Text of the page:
New research determines that dietary supplements rich in isoflavones may improve the function of arteries in stroke patients

A dietary supplement rich in isoflavones may improve the function of arteries in stroke patients, according to new research from Hong Kong.

The study is said to be the first randomized controlled trial investigating the effects of isoflavone supplements on improving the blood flow in the arm’s main artery in cardiovascular disease patients.

A daily 80 mg dose of isoflavones was associated with a one per cent increase in flow-mediated dilation (FMD), the measure of a blood vessel’s healthy ability to relax, according to findings published today in the European Heart Journal.

“Although the absolute increase in brachial diameter – one per cent – is small, the relative increase actually amounted to about 50 per cent because the mean average FMD in these stroke patients was about two per cent,” explained lead researcher Professor Hung-Fat Tse.

“These findings may have important implications for the use of isoflavone for secondary prevention in patients with cardiovascular disease, on top of conventional treatments,” wrote the authors in their EHJ paper.

Isoflavones from soy have been shown to provide a number of health benefits, including the promotion of heart health and the maintenance of bone health in post-menopausal women.

They have also been studied for their role in cancer prevention and slowing down the ageing process in peri-menopausal women, and isoflavone-rich supplements have proved to be a popular alternative to HRT for those wishing to control menopause symptoms without resorting to drugs.

Study details

Professor Tse and his co-workers from the University of Hong Kong recruited 102 stroke patients and randomly assigned 50 to receive daily isoflavone supplements (), and 52 to receive placebo, for 12 weeks.

“The specific dosage of 80 mg/day was chosen because previous studies have shown that isoflavone at this dosage was well tolerated by both men and women without significant side effects,” explained the researchers.

Ultrasound techniques were used to measure FMD at the start and end of the study. At the start, 80 per cent of the patients had an impaired FMD, defined as relaxation of less than 3.7 per cent. At the end of the 12 weeks, however, the patients receiving the isoflavone supplements experienced an improvement of one per cent, compared with the controls.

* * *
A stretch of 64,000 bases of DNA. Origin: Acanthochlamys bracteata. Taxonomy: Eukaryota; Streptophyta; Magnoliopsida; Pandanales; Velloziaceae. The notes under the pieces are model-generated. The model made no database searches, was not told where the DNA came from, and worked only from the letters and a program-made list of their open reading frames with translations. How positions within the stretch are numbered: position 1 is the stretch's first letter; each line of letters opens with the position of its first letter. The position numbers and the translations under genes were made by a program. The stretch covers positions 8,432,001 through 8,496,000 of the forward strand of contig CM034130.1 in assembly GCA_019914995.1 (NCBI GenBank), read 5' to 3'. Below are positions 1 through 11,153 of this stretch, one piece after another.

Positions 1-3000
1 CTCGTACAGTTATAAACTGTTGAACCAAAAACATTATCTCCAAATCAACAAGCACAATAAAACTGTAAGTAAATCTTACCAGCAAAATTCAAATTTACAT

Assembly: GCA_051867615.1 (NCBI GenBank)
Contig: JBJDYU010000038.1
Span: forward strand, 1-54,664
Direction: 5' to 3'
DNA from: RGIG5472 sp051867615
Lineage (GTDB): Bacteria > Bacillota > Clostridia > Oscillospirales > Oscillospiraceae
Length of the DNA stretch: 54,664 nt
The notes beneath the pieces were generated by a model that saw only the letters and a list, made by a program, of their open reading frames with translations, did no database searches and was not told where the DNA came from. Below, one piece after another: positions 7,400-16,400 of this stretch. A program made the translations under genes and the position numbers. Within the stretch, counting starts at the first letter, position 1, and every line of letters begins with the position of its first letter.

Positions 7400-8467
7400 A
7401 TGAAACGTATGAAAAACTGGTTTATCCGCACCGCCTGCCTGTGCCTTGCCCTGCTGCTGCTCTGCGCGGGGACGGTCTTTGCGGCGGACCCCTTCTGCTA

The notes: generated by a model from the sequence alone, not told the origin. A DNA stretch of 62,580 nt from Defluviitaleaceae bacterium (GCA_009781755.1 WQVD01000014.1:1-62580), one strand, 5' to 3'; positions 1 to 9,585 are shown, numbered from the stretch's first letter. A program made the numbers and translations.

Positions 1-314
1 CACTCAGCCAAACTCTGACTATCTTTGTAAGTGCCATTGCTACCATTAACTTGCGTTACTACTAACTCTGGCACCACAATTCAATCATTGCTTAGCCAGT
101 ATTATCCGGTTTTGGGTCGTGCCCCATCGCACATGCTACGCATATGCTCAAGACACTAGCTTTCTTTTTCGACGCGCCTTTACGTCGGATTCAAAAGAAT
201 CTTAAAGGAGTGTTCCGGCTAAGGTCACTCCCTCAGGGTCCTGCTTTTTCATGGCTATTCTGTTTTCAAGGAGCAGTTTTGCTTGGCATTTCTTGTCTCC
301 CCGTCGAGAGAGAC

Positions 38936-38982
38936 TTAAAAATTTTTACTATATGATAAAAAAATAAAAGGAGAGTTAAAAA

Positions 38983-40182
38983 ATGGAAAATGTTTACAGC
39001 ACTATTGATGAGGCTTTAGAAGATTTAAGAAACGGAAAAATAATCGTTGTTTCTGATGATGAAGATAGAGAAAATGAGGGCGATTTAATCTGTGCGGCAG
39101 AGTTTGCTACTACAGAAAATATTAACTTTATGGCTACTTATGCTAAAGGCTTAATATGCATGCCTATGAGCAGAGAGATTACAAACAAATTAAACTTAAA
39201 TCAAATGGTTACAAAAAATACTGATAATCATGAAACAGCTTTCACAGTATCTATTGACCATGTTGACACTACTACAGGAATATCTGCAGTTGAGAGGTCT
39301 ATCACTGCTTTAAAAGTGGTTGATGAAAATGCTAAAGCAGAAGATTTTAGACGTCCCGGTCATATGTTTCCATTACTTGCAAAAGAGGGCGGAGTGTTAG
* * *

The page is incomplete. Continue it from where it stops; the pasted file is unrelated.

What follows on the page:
Moreover, the prevalence of impaired FMD after 12 weeks was only 58 per cent in the isoflavone group, compared to 79 per cent in the placebo group.

“The patients who had a lower initial FMD were found, in general, to respond with a larger absolute increase in FMD after receiving 12 weeks of isoflavone intervention, compared to patients who had a better baseline FMD in the first place,” said Prof Tse.

“These findings suggest that isoflavone reverses endothelial dysfunction in this group of patients with cardiovascular disease. This has important clinical implications, as the benefit of the [intervention] is conferred to the group of patients with the highest risks for cardiovascular events, and this effect persists, even at this rather late stage of the cardiovascular continuum.”

C-reactive protein

Supplementation with isoflavones was also associated with decreases in the levels of a protein called high-sensitivity C-reactive protein (CRP). This protein is a marker of inflammation and is reported to be an independent predictor of cardiovascular-related events.

“These findings suggested that isoflavone[s] alleviated vascular inflammatory stress and was an important component that mediated the reversal of endothelial dysfunction in this group of patients,” wrote the authors.


The mechanism by which the soy compounds is not totally understood, said Professor Tse. However, the anti-inflammatory effects may be related to the weak oestrogenic effect of the isoflavones. The female hormone oestrogen is known to protect against heart disease, said the researchers.

Despite the promising results of this clinical trial, the researchers stressed that it was too early to make any recommendations in this area.

“At this juncture, regular isoflavone supplement might not be advocated since the benefits and side effects of long-term supplementation are still unknown,” said Professor Tse.

“A balanced diet is still the top priority in promoting health. Diets with higher soy content might be beneficial due to the isoflavone contents. These food products also, in general, have higher contents of polyunsaturated fats, fibre, vitamins and less saturated fat.”